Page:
22. Dear Mr. Hamner,

    I hope you are enjoying your summer and that all is well! I'm looking forward to your next post very much whenever that may be!

    Katie in WI

  23. Mr. Hamner,
    THANK YOU!!!!!!!!!!!!!!!!!!!!!!!!!!!!!!!!!!
    I have been one of your biggest fans since I first saw "THE HOMECOMING" on tv!...Then on my tiny tv with 2 channels: THURSDAY NIGHT, 7:00 was the only "MY TV TIME" while growing up- I thought that I looked and acted much like Mary Ellen! Was enamored with John Boy.... and
    LOVE, LOVE, LOVE!!!!! The Walton's to this day!!!... and the characters, family values, and integrity of the shows and personalities!!!

    I teach high school in MS and have used an episode of "The Walton's" while teaching on the Depression era.

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  25. I was so glad to find your blog! I've enjoyed watching the show and have been inspired by the character of Olivia Walton. I've just finished a reproduction of one of her costumes ( I loved how simple, feminine, and graceful her dresses are. I hope to make more reproductions in the future : )

  26. I was just wondering how you're doing? We haven't seen an update for awhile, and I'm kind of missing them :-) I hope you update soon.

  27. Hello again,

    I am also wondering how you are doing? I would love to read a new blog from you soon.

    I pray that all is well with you and yours.


  28. Hello Earl Hamner, I have been curious for years about Mamie and Emily Baldwin and I just have to ask. Was there really 2 unmarried sisters who made home-made whiskey? I am surprised the sheriff allowed it :) Thanks......Lavender Rose

  29. There are no words to thank you enough for bringing your story to me.I've heard my 83 yr old mother tell many of the same but to have it brought to TV in such a beautiful way. In the last few mos. I've had surgeries for breast cancer, my 4th spinal surgery & most recently hip. When I found out that The Walton's would be coming back on the INSP channel, I knew I'd be ok as for that brief hour every day I am pain free. I get so engrossed. I own EVERY season & movie but somehow still like it on the old TV. Thanks, Mr. Hamner. I love you for this.Sherry Bellenfant, Franklin TN

  30. As I write this I am watching re-runs of The Waltons. I just finished the episode where Jon contemplated selling "Walton's Mountain" but realized no amount of money could replace the beauty, the memories and the wonderful life they had there, together, as a family. I was 7 when The Waltons was beginning on TV in 1974 and have very fond memories of the show. I grew up in a loving, Christian family with two brothers, awesome parents & wonderful grandparents and extended family. We lived in North Carolina for a time as a child and spent Sundays at Mama's farm with all the relatives over. The Waltons is such a good, classic show with such wonderful values. Its too bad that today's tv usually is so far off the mark of ethics, values, family, friendship and faith. I loved reading the updates on the "Waltons" on this blog. Each week felt like watching a real family. So glad your dream came true, Mr. Hamner. Your writings are wonderful and I've very much enjoyed the stories over the years. Sincerely, Carole Grand Rapids, Michigan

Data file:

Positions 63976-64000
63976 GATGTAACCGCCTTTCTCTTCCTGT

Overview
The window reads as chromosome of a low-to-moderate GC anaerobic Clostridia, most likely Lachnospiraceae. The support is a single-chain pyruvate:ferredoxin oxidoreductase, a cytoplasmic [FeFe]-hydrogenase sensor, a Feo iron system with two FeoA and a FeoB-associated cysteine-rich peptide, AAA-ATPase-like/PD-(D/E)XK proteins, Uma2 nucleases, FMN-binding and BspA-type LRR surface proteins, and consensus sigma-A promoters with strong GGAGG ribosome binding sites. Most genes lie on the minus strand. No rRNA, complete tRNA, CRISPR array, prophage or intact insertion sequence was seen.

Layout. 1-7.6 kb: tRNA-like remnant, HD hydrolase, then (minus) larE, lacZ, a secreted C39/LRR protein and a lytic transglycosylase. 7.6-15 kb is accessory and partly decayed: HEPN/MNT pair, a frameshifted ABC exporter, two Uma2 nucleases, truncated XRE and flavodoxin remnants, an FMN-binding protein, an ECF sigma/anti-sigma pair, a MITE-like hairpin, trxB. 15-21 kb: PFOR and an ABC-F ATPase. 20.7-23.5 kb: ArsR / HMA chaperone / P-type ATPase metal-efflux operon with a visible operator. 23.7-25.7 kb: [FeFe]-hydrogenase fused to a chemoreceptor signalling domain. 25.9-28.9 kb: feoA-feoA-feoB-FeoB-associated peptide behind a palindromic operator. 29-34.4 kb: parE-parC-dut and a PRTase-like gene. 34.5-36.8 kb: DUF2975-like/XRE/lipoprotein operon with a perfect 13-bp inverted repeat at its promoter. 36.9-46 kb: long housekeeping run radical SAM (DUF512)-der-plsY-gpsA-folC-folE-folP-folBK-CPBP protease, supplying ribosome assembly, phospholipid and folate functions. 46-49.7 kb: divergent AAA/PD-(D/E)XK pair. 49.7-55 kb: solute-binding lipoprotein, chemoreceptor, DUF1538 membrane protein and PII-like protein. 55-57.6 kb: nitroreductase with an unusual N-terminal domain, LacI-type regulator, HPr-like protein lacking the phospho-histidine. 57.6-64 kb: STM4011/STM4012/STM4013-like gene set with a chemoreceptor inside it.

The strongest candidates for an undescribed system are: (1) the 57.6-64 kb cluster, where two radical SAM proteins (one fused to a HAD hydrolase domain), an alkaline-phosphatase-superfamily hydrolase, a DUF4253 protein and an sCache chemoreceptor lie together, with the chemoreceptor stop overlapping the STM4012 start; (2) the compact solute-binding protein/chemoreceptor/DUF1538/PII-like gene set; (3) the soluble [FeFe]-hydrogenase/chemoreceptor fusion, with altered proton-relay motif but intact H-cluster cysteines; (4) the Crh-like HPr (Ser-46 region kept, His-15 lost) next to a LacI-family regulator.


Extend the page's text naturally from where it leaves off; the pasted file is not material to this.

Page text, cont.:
31. Mr. Hamner, I know I'm a little late, but I just found your blog tonight. Thank you so much for posting the update on the various members of the Walton family. I especially enjoyed reading about David Harper.

  32. martina flynn shanahanJanuary 21, 2012 at 2:16 PM

    i love the waltons. thank you so much. as a series it gives me such a sense of peace and totally makes my day when i watch my daily episode. its wonderful.

  33. I do so enjoy the reruns now that I am 49.I did not watch many episodes when I was young. My mother was born in Goose Creek Valley in the Virginia Mountains north of Montvale Va where her parents Jesse and Ethel(Smith)Pollard raised 4 kids. I love to see the show and how things were back then. It reminds me of going to my grandmas and listening to the aunts, uncles grandma and grandpa talk about the old days and tell wonderful stories. I live in the gentle hills in Mecklenburg County but I have always loved the Blueridge. Thank you Mister Earl Hamner and all the cast for producing one of the best shows ever put on television,and providing us with the best lesson on Virginia history ever told. David Hawkins, Mecklenburg County VA

  34. Dear Mr. Hamner, thank you for being who you are and for letting us read your wonderful works of words, of which I am always so grateful to be able to get to read!